FP: Yeah, the first time I had the pleasure to see you guys was for the HORDE tour back in 93. I remember it being the last show of the tour and Blues Traveler had the road crew up on stage for some fun antics. It's been fun to watch the crowd build and grow from that HORDE tour to now.

JB: Yeah that tour was a gas. With HORDE you had a bunch of bands that were all small regional bands make the jump to playing those summer amphitheaters. We could all benefit from each others success. Yeah man, that tour sure was a real gas.

FP: Yeah certainly quite the traveling road show, I would imagine.

JB: (Laughs), Yes it was.

FP: Well I see you guys are making your first trip over to Japan coming up soon.

JB: Yeah, we are keeping an eye on that.

FP: Yeah I was wondering, obviously with recent events, has that changed your plans at all?

JB: Well, we certainly want to make the trip, but you know they have a lot going on so we are really keeping an eye on that, but we really want to make the trip.

FP: I also know that you guys are headed to The Hangout Festival soon, and I see you have a nice little break between the Oak Mtn. shows and The Hangout Festival. Do you have any special plans for your time off?

JB: Oh you know, probably just do a little gardening.

FP: Really, do you have quite the green thumb? What are your favorite things to grow?

JB: Well I just like to play, maybe grow some little things green beans and flowers. You know my wife and I own a wellness center in Clarksville, GA. So we like to grow lots of flowers for that. It can get to be quite the job.

FP: Yeah, I know my wife has been knee deep in getting a community garden going in our neighborhood, I know it can get a bit overwhelming. I find myself getting quite dirty quite often.

JB: Thats cool, you know it is good for the soul.

FP: Yeah …watch something grow from nothing.

FP: With so many of the guys living spread out, I know Dave is out on the west coast now, what is the writing style that has developed recently?

JB: Well we all do our own thing, when we get together you know we bounce a lot of stuff off of one another, plus now we can share stuff with ipods and the internet, but you know before a tour we always get together and try stuff out. We also keep a full practice setup backstage at every show, so you know there is plenty of time for us to try stuff.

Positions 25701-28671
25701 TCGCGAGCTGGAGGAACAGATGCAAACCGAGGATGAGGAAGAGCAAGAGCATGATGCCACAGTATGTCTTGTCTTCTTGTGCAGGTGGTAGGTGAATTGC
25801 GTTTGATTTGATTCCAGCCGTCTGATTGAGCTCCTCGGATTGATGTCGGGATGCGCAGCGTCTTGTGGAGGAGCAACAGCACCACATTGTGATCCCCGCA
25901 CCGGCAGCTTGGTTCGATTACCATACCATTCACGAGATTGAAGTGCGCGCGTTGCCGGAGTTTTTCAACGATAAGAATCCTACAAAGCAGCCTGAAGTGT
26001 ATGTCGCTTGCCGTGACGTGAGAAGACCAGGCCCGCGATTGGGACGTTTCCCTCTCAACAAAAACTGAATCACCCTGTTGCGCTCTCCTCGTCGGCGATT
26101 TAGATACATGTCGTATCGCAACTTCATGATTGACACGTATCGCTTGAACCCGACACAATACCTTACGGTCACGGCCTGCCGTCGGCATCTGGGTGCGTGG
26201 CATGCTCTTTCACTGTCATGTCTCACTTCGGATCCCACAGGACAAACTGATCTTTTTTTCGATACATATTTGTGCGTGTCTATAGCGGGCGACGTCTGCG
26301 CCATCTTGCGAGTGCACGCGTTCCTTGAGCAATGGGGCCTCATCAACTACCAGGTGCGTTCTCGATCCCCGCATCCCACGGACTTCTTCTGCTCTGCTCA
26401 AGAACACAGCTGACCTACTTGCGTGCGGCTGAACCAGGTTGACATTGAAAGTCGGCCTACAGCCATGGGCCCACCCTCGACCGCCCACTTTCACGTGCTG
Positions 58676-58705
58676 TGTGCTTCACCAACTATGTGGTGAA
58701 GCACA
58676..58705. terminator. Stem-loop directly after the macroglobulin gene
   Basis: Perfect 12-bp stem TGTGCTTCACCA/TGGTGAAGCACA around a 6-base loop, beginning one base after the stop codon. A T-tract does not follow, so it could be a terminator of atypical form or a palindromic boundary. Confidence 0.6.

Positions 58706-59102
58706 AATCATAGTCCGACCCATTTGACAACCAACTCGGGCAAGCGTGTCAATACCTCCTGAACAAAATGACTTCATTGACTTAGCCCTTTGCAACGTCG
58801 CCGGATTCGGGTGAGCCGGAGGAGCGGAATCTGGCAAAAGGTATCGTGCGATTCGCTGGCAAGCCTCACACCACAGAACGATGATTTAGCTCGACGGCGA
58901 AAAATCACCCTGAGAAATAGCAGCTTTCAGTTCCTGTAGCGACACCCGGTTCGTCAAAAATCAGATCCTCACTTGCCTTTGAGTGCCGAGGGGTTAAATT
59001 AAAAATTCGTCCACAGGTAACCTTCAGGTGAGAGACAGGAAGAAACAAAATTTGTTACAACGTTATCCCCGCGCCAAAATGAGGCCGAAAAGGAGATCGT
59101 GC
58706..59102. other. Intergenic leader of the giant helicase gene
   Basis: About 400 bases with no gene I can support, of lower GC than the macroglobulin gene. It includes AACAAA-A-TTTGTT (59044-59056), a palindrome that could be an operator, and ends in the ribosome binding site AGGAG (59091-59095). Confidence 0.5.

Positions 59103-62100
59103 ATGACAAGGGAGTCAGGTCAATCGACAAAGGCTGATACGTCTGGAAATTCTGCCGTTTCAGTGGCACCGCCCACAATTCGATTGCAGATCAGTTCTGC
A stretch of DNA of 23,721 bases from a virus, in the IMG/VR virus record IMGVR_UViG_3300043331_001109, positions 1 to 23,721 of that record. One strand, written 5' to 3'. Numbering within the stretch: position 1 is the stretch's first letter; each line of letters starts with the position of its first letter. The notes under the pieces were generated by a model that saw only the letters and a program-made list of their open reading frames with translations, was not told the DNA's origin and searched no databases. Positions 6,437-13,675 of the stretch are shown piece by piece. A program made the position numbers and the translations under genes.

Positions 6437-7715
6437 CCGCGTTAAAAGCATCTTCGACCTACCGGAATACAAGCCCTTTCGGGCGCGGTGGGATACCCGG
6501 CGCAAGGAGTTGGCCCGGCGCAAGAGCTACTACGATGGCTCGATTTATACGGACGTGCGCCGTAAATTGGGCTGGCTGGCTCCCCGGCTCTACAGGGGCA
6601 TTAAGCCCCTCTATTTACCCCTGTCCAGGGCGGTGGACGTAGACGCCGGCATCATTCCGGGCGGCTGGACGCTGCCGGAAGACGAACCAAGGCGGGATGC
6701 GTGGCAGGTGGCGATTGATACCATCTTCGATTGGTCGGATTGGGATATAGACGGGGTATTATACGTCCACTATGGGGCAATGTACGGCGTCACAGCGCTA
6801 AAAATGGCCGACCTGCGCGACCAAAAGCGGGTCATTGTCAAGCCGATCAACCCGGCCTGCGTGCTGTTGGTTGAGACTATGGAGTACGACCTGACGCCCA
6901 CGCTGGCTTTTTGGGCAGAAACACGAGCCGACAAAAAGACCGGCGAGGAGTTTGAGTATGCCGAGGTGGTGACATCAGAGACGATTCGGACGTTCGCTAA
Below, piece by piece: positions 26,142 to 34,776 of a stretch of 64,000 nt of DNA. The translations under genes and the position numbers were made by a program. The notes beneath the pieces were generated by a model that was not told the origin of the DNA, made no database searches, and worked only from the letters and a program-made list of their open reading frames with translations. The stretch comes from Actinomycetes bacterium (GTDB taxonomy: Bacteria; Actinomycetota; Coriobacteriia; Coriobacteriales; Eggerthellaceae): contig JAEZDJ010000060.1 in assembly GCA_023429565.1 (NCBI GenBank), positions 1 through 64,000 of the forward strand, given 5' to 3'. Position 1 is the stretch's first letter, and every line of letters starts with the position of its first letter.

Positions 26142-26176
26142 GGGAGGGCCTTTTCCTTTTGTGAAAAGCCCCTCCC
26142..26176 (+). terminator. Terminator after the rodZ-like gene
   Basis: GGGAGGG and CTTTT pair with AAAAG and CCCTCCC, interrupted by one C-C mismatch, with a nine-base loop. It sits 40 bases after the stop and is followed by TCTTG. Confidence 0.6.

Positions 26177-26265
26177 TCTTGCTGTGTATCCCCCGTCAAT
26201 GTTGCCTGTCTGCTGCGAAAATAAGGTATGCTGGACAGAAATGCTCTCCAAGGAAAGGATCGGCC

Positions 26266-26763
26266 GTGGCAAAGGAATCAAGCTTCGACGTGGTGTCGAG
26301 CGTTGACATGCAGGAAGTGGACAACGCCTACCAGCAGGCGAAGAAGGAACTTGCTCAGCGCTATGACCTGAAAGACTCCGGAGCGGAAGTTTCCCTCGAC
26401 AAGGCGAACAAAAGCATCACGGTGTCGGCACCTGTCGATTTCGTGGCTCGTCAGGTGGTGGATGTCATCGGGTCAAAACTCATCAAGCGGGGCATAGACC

FP: I know that you guys have written in the past with Jerry Joseph (Jack Mormons) or Danny  and Eric (Bloodkin). Do you know of anyone that you would consider your writing partner these days?

JB: Well you know, I tend to just let the inspiration hit me, I am pretty comfortable with just being all about Widespread. We all have ideas and then just bring them together. But you never know what direction that inspiration will take you.

FP: You know with the music industry being as crazy as it is these days, lots of bands like Gov't Mule, and Little Feat are doing these exotic destination style shows like Jamaica or Mexico, and having great success. Have you guys ever been approached to do anything like that?, and if you have what are some of the places that you've talked about?

JB: Man its funny you mention that. I'm not sure how much I can say but we've been talking about someplace in Mexico. You know the US economy is pretty funny right now, and I'm not sure how official anything is yet, but maybe someplace like Cancun. I know that it's certainly on the table.

FP: Wow that would be great.

JB: Yeah I know we've been talking about it

FP: How bout that. It seems like a great way for bands to connect with their target audience that's for sure.

FP: Right on John well I really appreciate you taking some time out to talk with me today, I won't keep you but I have to ask before I let you go. Chilly Water. Great Song? Or the greatest song?

JB: (Laughing), You know man, that's one of our earliest songs, and I'm certainly glad that we wrote it and that the inspiration came our way, but I couldn't presume to say anything other than its just one of our songs, (laughing).

FP: Right on, is there anything in particular that you are listening to these days?  What is the last thing you put on your ipod?

JB: My ipod. Well lets see. You know I just put some Jimmy Cliff on there.

FP: Well that's great considering the season change going on right now.

JB: Yeah, you know Bob Marley pretty much embodies that whole reggae feel for me, but Jimmy Cliff is really great too. Especially his early stuff. He gets a little gangster at the end there, but that is ok. That is good too.

FP: Right on John, Well thanks again, and I'll be seeing you guys at Oak Mtn., I'll be taking some pictures. So yeah. See you soon!

JB: Right on Flynn looking forward to it. I'll see you then.


Review by Flynn Prichett

Edited by Rosemary A.W. Roberts

Photography by Flynn Pritchett